So what's the strategy? Try keeping a few models out in the open ON PURPOSE, to give your opponent a tempting trap. Does he target the larger portion of your mob and grant your boyz a cover save? Or does he focus fire on the boyz in the open, denying the cover save, but limiting the number of kills he can score? Since Ork players have access to such large mobz, it's a viable tactic to leave a few boyz out in the open as bait. It's a little weedy, but hey, this is war! To make this trick a little more tempting . . . why not leave a heavy weapon out in the open? If you are expecting to be in Assault range on your next turn, why do you need that Big Shoota? Leave him out in the open and dare your opponent to pick off your heavy weapon. An inexperienced player may jump at the chance to kill a heavy, and ignore the fact that he'd be better off killing more regular boyz to reduce your assault next turn.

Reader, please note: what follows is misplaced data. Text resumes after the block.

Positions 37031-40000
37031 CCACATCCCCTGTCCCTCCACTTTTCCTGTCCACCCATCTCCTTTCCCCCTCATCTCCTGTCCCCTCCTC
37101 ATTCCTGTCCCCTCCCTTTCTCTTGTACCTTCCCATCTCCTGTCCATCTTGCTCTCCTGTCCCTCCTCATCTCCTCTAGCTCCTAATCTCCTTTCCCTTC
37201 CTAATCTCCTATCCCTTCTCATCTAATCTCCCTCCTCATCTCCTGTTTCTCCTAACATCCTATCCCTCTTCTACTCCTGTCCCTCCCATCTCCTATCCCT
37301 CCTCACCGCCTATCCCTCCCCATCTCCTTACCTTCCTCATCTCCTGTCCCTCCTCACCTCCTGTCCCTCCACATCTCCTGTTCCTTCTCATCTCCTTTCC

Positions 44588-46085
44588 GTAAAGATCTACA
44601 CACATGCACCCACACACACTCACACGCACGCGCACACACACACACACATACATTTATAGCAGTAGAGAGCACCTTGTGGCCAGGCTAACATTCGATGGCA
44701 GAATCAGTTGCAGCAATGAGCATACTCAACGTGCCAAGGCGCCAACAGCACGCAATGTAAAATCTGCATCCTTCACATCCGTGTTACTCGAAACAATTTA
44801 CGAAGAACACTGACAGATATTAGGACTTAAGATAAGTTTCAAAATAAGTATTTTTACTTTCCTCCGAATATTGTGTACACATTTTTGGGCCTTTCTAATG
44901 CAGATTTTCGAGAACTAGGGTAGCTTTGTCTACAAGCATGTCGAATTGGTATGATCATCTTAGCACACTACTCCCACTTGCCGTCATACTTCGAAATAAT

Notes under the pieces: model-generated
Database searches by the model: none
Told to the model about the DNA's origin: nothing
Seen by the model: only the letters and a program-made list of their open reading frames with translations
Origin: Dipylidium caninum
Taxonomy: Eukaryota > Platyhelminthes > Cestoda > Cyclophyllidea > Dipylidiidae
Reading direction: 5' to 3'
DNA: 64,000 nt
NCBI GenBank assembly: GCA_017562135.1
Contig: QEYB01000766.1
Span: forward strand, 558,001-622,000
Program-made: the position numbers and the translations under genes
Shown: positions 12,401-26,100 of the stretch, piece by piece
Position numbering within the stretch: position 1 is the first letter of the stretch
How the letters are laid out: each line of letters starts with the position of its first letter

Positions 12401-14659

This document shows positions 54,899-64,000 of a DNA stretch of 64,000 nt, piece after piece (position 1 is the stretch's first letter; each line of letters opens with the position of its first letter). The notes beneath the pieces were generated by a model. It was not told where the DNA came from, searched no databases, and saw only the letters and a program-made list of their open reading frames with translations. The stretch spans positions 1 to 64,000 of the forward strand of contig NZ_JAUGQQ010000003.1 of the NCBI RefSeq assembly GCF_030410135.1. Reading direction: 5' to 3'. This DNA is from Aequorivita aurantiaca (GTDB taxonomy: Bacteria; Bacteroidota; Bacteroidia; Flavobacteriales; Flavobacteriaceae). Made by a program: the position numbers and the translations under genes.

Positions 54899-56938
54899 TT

I'm going to jump into the Shooting Phase for a moment because it has to do with our movement. Wounds caused in the Shooting Phase are taken by the models closest to the shooting model. This means that any characters (including Nobz now) or any heavy/special weapons models are more vulnerable to being picked off by gunfire. Keep this in mind as you place your models in the movement phase. If you place that Big Shoota in the front rank towards one corner, and your opponent shoots at your mob from that corner, then Big Shoota Boy may being taking that first hit.
Dakka! Dakka! Dakka!
The shooting phase isn't likely to change much for us Ork players, mainly because we aren't usually much of a shooting army. Now, we do have access to a lot of "dakka" (shooting as Orks call it), but rarely is it the focus of a winning Ork strategy. Here will follow a couple of things to consider for 6th edition.
The Orks have access to a couple of brand new Flyers, with a whole host of new rules coming in 6th edition. Click here to read my new article about Flyers in 6th edition. Flyers can move in two modes: zooming or hovering. Hovering basically converts your flyer into a Fast Skimmer and is used for unloading troops in the case of a transport. The Ork Flyers aren't transports, though, so we will be spending our time Zooming around the battlefield.